The ban, effective Thursday, will be in place until further notice as Maldives tries to control a surge in coronavirus cases, which jumped from around 100 new cases in mid-April to 1,572 on Wednesday.
That’s the highest number of daily new cases in the country since the start of the pandemic, according to the Health Protection Agency.
And it comes amid a rise in new cases across the region, particularly in India, where a second wave is killing thousands of people every day.
Maldives was one of the first countries to fully reopen to tourists last year, and in recent weeks it has become a popular refuge for wealthy Indians, including Bollywood stars, whose luxury vacation snaps provoked anger at home.
The travel ban doesn’t apply to people already in the archipelago, but it will frustrate the plans of those who had hoped of a potential escape to Maldives.
As India sank deeper into a Covid-19 crisis that began in mid-March, a number of Bollywood entertainers reportedly left the country.
They were not alone. This year, India has become the largest source of tourists to Maldives. From January to March, almost 70,000 Indians visited the country – double the number of Indian holidaymakers who traveled to the islands in the whole of 2020, according to the Ministry of Tourism.
The cost of flying to Maldives from India rose sharply in April, as countries began to impose travel bans to and from India.
Commercial flight prices rose more than fourfold as international restrictions limited travel options, said Rajan Mehra, CEO of Club One Air, an air charter company based in India.Some individuals paid more than $65,000 for a one-way ticket for a charter flight to Maldives in April, Mehra added.
In the early weeks of April, several Bollywood stars posted sunny beach photos and vacation shots on social media – angering the Indian public and film industry figures who accused them of flaunting their wealth at a difficult time for many poorer Indians.
“People don’t have food and you are wasting money.”
Even celebrities who didn’t fly to Maldives faced blowback for not doing more to help curb the spread of Covid-19.
It appears some may be listening.
Since paparazzi images purported to show her leaving India for Maldives, Bhatt has shared helpline numbers for non-government organizations and state governments on her social media accounts.
Covid spreads in India’s neighbors
Maldives’ economy is heavily reliant on tourism – before the pandemic, the islands welcomed 1.7 million visitors in 2019.
Numbers plummeted to just over half a million in 2020, and the nation had been keen to set itself apart as one of the few luxury retreats as the pandemic spread worldwide.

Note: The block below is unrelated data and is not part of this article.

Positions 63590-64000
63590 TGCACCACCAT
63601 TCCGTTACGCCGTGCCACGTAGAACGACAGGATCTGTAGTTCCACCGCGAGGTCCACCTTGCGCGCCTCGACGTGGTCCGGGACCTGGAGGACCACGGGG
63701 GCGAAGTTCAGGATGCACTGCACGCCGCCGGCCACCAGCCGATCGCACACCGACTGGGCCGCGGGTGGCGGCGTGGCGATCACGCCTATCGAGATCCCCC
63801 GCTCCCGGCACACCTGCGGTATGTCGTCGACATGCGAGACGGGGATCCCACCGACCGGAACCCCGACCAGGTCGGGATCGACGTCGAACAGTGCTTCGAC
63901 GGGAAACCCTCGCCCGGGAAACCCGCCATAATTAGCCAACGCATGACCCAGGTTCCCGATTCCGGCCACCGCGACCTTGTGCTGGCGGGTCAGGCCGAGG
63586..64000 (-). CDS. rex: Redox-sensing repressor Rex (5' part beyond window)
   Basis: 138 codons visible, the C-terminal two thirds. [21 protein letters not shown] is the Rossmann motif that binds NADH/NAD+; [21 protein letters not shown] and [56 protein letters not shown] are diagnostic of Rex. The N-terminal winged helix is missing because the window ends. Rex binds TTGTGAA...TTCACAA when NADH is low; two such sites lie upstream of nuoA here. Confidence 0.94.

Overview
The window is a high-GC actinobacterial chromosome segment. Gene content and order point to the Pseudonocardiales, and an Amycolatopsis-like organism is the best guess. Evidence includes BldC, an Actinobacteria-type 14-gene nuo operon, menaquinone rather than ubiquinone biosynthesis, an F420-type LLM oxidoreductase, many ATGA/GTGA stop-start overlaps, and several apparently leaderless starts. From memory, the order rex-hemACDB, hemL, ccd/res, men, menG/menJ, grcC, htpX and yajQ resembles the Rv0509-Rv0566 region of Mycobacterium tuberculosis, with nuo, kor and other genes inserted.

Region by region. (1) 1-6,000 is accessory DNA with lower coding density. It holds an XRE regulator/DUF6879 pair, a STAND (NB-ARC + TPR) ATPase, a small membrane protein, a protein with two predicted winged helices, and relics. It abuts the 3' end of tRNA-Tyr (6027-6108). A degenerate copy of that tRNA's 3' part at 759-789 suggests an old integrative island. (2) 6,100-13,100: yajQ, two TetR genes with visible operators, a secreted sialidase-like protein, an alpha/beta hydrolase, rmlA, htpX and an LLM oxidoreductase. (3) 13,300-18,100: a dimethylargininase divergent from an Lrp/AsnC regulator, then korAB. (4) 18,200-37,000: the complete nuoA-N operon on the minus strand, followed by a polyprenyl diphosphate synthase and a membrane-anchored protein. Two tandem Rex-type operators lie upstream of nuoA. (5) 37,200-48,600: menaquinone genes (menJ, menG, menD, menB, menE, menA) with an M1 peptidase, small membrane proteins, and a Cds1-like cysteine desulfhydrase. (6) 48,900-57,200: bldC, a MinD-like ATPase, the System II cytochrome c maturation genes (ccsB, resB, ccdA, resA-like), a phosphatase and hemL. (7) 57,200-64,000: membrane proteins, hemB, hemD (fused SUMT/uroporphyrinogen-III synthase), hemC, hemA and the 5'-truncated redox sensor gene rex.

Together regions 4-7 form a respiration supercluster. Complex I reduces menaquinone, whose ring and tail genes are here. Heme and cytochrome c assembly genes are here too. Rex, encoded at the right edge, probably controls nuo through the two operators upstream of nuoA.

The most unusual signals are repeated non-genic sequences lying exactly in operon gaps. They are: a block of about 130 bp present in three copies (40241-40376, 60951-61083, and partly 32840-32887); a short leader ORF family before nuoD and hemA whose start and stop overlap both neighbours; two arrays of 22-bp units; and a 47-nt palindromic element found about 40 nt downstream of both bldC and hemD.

While many other destinations shut their borders, the Maldives chose to fully reopen to travelers from any country in July 2020.
By May, Maldives was introducing new restrictions. All new arrivals were required to show proof of a negative test taken within 96 hours of their departure for the islands. Then, visitors from South Asia were only allowed to stay on inhabited islands.
Mehra, the air charter CEO, said that had reduced demand for charter flights to the destination.
Maldives is not the only place in Asia battling a Covid resurgence.
The India outbreak has been linked to a rise in infections in several nearby countries, with many reporting cases of a variant first detected in India.
Cases have skyrocketed in Nepal to the north and Sri Lanka to the south. And it’s not just India’s neighbors – further away in Southeast Asia, case numbers are also rising in Thailand, Cambodia and Indonesia.
The rapid spread of the virus has placed enormous pressure on the countries’ health systems and medical supplies, and some have called for international assistance.
But a handful countries in the region have been relatively unscathed by India’s second wave — and remain open for visitors.
Maldives’ restrictions mean many wealthy Indians are now looking elsewhere for a getaway – and Dubai is emerging as a top alternative destination, with bookings increasing by up to 10 percent in recent weeks, said Mehra.
Some customers have paid up to $1,400 for a ticket – five times what it normally costs on a commercial flight, Mehra said.
The Maldives travel ban aside, similar flight restrictions from other countries could also be driving the increase in traffic to Dubai, he added.